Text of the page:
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Justice to call special session in May


The Register-Herald

BECKLEY, W.Va. — Saying it’s not about taxes or “living within our means,” Gov. Jim Justice said the budget is about presenting a vision for the future and a plan – which he said he has and the Legislature does not.

Justice met with the Register-Herald and the Charleston Gazette-Mail separately on Monday, discussing his budget proposal and his veto of the budget bill.

Governor Jim Justice speaks with the editorial staff during an interview Monday evening at The Register-Herald in Beckley.
(Photo by Chris Jackson)

The Legislature’s budget, he said, would have been catastrophic to the state.

“What’s the plan? What do we do?” Justice asked. “We are supposed to be there to plot a course. … Anyone can balance a budget. What we are supposed to do is come up with a prudent way of balancing the budget but come up with a plan that drives us toward prosperity, that gives us hope, that keeps our families here.”

Justice said he is prepared to call legislators back to Charleston for a special session sometime in May.

Justice vetoed the budget bill April 13 in a press conference with university heads and business leaders gathered around a table with him.

During that press conference, he called the budget a “bunch of bull-you-know-what” and unveiled under a serving plate, cow manure atop the budget bill.

Some lawmakers criticized the theatrics and the props, saying it could make it harder to work as a team in the future.

“Look, I’m just Jim,” Justice said. “I don’t profess to hit 100 out of 100 or 1,000 out of 1,000. But to the average, everyday guy on the street, probably liked it and probably said, ‘I’m glad he called it what it is because this is nothing more than bull-you-know-what.’ It is,” he said.

Justice said the budget passed by the Legislature would have cut 48,000 jobs that he said would have been created from his highway plan along with his proposal for state residents to pay a one-time annual fee of $8 to drive on the turnpike.

He said his highway plan would have poured millions back into fixing existing roads, potholes and all existing roads, potentially creating up to 10,000 more jobs.

He said cuts to higher education under the budget bill could have meant closing universities – specifically mentioning Concord University in Athens and Fairmont State University. He also had concerns of increased tuitions at universities and community and technical colleges.

“If I would have just signed the budget, we would have had a catastrophe with higher education,” Justice said. “Universities would have raised their tuition like crazy, services would have been lost and schools would have ended up having to close.”

Also among his concerns was taking $90 million out of the Rainy Day Fund, which would have led to a downgrade in the state’s bond rating.

“We have already been downgraded and we would have been downgraded even more,” he said.

The Legislature’s budget did not include two other Justice requests: a 2 percent teacher pay raise and funding for the Save Our State fund to promote the state.

Late on the last night of the regular session, Justice announced a framework had been reached with Senate President Mitch Carmichael. That plan, which would fail before the end of the session, included an increase in consumer sales tax, a .0045 Commercial Activities Tax, a 4.5 cent gas tax, a 2 percent teacher pay raise, and money allocated to the Save Our State fund to market the state. It also included his proposed roads project money.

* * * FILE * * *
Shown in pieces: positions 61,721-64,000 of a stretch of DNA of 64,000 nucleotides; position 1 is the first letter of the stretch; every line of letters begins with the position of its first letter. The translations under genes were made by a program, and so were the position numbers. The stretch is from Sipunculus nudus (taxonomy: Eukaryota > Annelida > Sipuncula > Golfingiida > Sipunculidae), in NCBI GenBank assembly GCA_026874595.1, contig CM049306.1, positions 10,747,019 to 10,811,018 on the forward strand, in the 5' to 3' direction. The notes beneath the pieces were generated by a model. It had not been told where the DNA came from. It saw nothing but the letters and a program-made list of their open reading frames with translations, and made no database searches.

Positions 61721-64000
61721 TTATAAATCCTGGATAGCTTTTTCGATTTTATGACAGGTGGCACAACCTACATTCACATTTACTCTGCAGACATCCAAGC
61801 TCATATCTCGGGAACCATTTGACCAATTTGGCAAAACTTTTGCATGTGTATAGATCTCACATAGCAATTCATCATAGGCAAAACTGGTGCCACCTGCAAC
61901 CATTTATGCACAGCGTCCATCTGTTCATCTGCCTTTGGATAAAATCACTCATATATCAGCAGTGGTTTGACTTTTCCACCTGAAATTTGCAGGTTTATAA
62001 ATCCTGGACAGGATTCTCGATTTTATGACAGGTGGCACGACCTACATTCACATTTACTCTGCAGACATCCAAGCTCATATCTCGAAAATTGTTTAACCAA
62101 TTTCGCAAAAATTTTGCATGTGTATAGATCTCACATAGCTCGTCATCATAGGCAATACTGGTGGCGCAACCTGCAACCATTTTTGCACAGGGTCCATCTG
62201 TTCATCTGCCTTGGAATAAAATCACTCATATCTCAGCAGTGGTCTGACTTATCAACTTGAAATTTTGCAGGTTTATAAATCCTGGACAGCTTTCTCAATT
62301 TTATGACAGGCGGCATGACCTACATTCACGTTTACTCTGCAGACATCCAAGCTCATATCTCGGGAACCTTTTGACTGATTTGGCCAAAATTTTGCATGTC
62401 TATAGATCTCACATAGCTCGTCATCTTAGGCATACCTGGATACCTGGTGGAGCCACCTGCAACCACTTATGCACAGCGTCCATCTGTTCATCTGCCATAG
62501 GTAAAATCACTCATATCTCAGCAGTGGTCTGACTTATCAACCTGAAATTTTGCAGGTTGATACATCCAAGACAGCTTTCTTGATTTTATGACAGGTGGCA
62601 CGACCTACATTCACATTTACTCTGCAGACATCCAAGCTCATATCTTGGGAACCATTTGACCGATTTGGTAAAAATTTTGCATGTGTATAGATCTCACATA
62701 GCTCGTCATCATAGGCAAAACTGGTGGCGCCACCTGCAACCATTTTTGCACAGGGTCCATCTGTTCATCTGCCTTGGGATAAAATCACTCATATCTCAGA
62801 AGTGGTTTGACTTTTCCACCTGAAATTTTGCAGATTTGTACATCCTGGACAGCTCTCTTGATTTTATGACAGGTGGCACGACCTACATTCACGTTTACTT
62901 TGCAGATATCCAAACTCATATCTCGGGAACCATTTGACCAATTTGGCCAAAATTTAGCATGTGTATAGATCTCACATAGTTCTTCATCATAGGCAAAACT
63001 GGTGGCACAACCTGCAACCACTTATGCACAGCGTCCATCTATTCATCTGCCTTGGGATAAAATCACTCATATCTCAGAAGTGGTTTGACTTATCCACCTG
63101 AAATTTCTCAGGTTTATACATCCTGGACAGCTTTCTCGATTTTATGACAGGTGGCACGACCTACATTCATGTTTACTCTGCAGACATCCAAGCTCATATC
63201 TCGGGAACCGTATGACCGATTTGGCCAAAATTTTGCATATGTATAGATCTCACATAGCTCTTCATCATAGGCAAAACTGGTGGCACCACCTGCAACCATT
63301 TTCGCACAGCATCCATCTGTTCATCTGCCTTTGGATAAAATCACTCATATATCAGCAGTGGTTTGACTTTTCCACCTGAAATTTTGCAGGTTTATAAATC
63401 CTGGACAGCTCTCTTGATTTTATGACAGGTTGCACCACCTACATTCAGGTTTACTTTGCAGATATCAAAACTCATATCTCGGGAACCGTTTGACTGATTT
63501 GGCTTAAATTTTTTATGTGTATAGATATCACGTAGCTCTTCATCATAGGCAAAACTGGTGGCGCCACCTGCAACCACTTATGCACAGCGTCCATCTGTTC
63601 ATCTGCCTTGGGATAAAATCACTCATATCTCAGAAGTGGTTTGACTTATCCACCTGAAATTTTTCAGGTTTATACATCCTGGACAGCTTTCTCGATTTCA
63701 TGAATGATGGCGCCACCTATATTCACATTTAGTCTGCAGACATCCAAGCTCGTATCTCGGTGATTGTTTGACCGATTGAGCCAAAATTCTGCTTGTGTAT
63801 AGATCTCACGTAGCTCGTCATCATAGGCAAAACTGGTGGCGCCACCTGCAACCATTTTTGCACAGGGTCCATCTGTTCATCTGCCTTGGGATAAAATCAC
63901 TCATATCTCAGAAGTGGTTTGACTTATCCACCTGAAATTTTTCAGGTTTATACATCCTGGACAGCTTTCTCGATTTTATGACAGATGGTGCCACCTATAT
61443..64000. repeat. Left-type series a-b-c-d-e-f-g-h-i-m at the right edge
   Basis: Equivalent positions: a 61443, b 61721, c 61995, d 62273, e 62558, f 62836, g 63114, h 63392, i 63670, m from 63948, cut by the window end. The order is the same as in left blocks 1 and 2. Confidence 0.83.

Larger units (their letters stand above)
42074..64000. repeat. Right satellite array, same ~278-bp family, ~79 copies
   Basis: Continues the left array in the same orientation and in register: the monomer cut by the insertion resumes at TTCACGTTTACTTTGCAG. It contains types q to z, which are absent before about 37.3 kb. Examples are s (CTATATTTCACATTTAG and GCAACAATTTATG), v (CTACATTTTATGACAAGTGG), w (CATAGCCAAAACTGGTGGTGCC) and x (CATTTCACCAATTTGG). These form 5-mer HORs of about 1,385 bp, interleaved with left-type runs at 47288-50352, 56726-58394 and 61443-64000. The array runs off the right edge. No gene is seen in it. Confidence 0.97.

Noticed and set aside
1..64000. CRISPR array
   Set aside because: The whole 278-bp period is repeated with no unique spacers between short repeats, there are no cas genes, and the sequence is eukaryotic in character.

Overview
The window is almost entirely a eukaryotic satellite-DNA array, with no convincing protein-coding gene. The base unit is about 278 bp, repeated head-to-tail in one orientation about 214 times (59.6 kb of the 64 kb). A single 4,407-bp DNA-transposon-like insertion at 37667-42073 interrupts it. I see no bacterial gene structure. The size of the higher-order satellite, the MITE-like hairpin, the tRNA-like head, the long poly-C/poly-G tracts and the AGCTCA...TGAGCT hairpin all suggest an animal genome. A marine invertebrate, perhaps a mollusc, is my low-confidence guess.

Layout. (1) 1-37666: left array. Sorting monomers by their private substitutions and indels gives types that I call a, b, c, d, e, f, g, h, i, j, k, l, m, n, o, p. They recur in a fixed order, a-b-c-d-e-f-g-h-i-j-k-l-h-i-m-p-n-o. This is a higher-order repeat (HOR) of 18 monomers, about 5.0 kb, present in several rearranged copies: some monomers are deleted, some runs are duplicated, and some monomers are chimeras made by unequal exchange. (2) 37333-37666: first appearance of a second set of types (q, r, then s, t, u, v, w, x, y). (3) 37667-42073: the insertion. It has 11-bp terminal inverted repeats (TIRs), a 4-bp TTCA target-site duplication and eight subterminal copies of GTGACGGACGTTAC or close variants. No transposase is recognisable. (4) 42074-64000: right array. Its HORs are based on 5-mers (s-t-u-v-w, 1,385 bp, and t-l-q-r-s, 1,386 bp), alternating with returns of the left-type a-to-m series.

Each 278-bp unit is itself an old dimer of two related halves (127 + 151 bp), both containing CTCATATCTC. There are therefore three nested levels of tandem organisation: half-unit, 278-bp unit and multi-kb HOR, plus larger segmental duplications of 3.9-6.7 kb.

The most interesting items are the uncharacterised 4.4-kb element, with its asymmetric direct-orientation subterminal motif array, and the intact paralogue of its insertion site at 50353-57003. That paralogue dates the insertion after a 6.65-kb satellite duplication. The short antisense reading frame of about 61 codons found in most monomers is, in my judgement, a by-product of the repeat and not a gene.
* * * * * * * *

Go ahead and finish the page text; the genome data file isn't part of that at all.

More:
Justice pointed to the state’s Chamber of Commerce which has supported the Commercial Activities Tax, which he said would be sunset under his plan.

The framework represented about $50 million in cuts but Justice previously said it didn’t cut higher education, the Department of Health and Human Resources or K-12.

He said the goal of his plan is for “everyone to pull the rope together.”

“The whole concept has been there are four legs of the stool,” he said. “You have your people, wealthy people, business and government. I’ve tried to find as much waste as I can find that is not going to hurt us badly and put that at play. I came up with the wealthy West Virginians, businesses and people because I want everyone to feel like everyone is in on the game.”

He said he had previously met with Armstead two to three different times before meeting with Carmichael the final night of the regular session.

“Bless his heart,” Justice said of Armstead. “Where he stands is very difficult for me to understand because what he wants to do is supposedly lower the consumer sales tax and broaden the base that business is just going to melt down over.”

Justice said he also had support from Republicans in the House, saying several members came to his office saying they would support his plan.

Justice believes he and Carmichael could work out a budget in “five minutes.”

“Five minutes and it would be completely done,” Justice said. “Mitch gets it. He understands. He realizes where we all want to go. I’ve got a lot of respect for Mitch Carmichael. Not that I don’t have respect for Tim Armstead, but we’re on different planets.”

When asked if he felt whether a government shutdown was a possibility, he said he hoped it wouldn’t come to that.

“I hope to goodness we don’t get to something like that,” he said. “Surely to goodness, it’s not going to get to that.”

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